An A-Z Guide To The Search For Plato's Atlantis

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  • NEWS September 2023

    NEWS September 2023

    September 2023. Hi Atlantipedes, At present I am in Sardinia for a short visit. Later we move to Sicily and Malta. The trip is purely vacational. Unfortunately, I am writing this in a dreadful apartment, sitting on a bed, with access to just one useable socket and a small Notebook. Consequently, I possibly will not […]Read More »
  • Joining The Dots

    Joining The Dots

    I have now published my new book, Joining The Dots, which offers a fresh look at the Atlantis mystery. I have addressed the critical questions of when, where and who, using Plato’s own words, tempered with some critical thinking and a modicum of common sense.Read More »
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McQuillen, R(ich)

R(ich) McQuillen is an American investigator who has cogently argued for an Egyptian location for Atlantis. He has diligently gathered an impressive array of evidence from classical writers including Hellanicus, Solinus and Aeschylus to support his view and arranged the morass that is Greek mythology to construct a credible timeframe for the Atlantis narrative.

However, McQuillen is not the first to locate Atlantis in or near Egypt, in fact, the earliest I have found is in the late 19th century by A.N. Karnozhitsky, while the most recent was published by Diego Ratti in 2021.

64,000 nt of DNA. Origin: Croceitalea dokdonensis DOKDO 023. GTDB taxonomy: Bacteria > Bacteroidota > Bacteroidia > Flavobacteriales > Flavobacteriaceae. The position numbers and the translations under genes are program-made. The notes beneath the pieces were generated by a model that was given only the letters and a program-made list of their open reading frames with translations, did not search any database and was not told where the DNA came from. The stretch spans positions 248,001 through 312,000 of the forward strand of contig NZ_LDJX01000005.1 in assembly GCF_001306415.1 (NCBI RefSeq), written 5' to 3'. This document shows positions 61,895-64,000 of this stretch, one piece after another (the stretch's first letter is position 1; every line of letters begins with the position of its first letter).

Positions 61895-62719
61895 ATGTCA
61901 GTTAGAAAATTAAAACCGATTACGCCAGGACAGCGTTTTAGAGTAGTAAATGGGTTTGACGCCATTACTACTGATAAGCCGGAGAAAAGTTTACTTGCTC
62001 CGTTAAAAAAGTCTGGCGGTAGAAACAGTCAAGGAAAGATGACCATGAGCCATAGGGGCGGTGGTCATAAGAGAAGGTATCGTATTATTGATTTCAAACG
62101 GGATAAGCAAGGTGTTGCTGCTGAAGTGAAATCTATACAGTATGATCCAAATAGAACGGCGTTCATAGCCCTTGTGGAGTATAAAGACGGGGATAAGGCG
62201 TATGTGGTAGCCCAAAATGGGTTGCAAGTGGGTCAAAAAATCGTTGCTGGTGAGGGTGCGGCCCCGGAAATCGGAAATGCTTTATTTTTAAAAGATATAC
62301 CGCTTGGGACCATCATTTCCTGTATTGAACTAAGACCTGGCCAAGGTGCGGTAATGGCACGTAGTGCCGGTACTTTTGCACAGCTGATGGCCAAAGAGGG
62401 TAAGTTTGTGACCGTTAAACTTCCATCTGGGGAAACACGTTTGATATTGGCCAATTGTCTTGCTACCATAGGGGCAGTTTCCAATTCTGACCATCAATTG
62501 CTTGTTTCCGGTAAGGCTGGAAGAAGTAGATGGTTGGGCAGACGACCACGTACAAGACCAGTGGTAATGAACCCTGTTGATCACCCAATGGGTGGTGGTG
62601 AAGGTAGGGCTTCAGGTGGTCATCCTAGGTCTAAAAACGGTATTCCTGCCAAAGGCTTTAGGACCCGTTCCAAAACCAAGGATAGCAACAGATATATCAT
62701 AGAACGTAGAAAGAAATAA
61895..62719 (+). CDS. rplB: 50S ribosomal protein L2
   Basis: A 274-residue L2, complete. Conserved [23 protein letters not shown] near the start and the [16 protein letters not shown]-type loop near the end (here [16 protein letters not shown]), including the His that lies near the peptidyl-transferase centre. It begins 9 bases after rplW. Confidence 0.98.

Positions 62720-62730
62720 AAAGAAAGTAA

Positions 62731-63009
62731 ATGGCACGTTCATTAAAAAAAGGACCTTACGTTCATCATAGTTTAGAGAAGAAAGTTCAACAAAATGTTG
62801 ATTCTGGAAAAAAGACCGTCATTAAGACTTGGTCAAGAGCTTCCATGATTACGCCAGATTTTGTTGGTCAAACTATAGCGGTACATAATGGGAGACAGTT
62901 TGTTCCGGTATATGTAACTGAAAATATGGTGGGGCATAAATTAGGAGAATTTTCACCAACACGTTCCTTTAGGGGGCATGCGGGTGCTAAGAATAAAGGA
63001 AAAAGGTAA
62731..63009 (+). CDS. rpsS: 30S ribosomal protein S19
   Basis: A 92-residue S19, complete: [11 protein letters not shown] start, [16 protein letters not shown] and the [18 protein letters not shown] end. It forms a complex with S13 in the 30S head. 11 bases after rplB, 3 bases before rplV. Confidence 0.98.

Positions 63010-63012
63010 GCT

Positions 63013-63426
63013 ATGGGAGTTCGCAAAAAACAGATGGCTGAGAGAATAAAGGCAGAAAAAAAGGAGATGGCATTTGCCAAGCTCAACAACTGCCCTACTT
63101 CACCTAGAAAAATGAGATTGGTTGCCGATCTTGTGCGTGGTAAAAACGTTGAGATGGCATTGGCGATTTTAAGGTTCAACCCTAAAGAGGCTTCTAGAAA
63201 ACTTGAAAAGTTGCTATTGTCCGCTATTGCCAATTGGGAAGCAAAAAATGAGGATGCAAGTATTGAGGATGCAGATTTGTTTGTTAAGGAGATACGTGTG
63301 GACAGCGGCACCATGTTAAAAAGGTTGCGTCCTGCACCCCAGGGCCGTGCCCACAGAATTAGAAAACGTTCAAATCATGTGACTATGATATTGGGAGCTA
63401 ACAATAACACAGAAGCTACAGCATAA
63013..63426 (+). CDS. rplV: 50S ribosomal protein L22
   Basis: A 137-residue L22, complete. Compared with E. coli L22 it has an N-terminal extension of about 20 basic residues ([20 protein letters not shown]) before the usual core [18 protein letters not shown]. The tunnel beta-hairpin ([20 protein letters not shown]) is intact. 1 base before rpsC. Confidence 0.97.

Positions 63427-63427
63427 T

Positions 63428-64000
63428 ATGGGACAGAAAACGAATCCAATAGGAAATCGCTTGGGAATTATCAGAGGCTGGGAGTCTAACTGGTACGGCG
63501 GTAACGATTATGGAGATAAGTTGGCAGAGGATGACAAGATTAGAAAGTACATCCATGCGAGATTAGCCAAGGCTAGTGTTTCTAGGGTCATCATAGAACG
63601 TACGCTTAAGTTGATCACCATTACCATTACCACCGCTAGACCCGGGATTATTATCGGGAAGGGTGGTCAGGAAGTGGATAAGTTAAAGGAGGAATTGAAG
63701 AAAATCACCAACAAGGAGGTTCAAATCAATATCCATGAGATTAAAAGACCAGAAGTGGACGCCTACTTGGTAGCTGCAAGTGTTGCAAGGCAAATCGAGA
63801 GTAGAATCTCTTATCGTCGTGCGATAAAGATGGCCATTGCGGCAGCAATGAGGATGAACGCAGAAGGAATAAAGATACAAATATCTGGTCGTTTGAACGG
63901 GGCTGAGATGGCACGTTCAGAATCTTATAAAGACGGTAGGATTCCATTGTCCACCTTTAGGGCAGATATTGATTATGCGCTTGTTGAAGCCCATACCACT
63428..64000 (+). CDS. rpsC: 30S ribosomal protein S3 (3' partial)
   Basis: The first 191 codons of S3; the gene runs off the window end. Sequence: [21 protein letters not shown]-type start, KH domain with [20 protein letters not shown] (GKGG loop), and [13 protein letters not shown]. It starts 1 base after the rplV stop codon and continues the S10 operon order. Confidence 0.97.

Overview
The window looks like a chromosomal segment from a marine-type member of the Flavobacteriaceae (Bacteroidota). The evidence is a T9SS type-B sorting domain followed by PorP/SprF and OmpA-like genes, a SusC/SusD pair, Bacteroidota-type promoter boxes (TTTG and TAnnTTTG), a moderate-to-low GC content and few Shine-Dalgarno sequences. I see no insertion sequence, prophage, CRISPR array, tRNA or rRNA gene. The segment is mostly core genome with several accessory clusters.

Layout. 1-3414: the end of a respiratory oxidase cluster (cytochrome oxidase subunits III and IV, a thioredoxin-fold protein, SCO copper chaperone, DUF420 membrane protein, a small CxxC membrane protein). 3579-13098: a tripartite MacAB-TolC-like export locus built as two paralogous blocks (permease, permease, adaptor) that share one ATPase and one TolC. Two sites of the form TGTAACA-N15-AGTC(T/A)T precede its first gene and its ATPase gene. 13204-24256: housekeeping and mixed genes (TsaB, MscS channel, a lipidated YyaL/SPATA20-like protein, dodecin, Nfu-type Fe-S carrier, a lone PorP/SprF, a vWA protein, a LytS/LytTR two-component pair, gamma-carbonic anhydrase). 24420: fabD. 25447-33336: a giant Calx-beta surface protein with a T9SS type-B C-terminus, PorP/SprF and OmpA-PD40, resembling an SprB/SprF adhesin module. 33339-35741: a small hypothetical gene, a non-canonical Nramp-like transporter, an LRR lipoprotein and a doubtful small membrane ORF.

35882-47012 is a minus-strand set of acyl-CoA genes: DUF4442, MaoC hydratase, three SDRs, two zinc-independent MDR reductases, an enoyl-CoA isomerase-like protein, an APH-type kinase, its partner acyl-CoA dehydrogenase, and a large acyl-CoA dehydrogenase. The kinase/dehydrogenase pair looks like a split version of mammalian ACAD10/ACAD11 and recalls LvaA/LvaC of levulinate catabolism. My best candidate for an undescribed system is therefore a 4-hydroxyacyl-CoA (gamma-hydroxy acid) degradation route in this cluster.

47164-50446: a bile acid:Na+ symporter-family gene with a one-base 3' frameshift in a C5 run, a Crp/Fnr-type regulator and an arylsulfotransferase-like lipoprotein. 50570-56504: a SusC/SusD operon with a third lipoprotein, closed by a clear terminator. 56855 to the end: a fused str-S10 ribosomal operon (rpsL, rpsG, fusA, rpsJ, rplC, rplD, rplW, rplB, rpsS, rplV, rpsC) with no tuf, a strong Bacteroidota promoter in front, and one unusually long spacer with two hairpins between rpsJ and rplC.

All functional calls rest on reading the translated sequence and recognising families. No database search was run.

McQuillen places the Pillars of Heracles at Canopus, which was formerly in the Western Nile delta but is now submerged about 6.5 km from the coast in the Bay of Aboukir. He is also of the opinion that the Egyptians used lunar ‘years’ rather than solar years bringing the backdrop to the Atlantis story into the 2nd millennium BC. However, he now seems to favour the ‘factor ten’ interpretation of Plato’s date.

McQuillen locates Atlantis at Pharos, which was near modern Alexandria. His website(a) is well worth a visit.

Extensive underwater excavations in the region have been undertaken in recent years by Franck Goddio and his team with remarkable results (b).

It is also worth noting that the late Ulf Richter reasoned that a river delta was the most likely topographical setting for Atlantis (c).

In March 2022 McQuillen added six papers(d-i) expanding on background details employed in his interpretation of the Atlantis story. All six are available on the Academia.edu website.

In 2020, McQuillen published A Simple Chronology of Greek Mythology(k) adding a further paper(j) in 2022 that offered a radical reappraisal of Biblical chronology that included the following.

1 People have been questioning Standard Biblical Chronology (the literal times), for 2000 years, and yet this still persists in modern Biblical Archaeology

2 I have thrown out the early dates entirely and introduced a different paradigm to try to find some of these elusive characters. This paper talks about the Pre-Noachian Kings, like Cainan, and links him to the real-world Syrian Hyksos King Khyan, and finds archaeological evidence of the existence of other Hyksos Kings.

3 It links the flood of Noah to the flood of Ahmose and Atrahasis, and shows it to be a real flood caused by Santorini.

4 It finds Jacob at the same time as the Israel stele of Merneptah. It finds Joseph as the Semitic Pharoah Siptah, whose mother has the same name as Jacob’s second wife. It finds Moses around the time of the Smallpox plague in Egypt (ranging from Ramses 4 to 9)(1182?1136BC).

In his paper ‘Perfecting Plato’ McQuillen is critical of some available translations available to us, of passages in Plato’s Atlantis texts. In his summary of the paper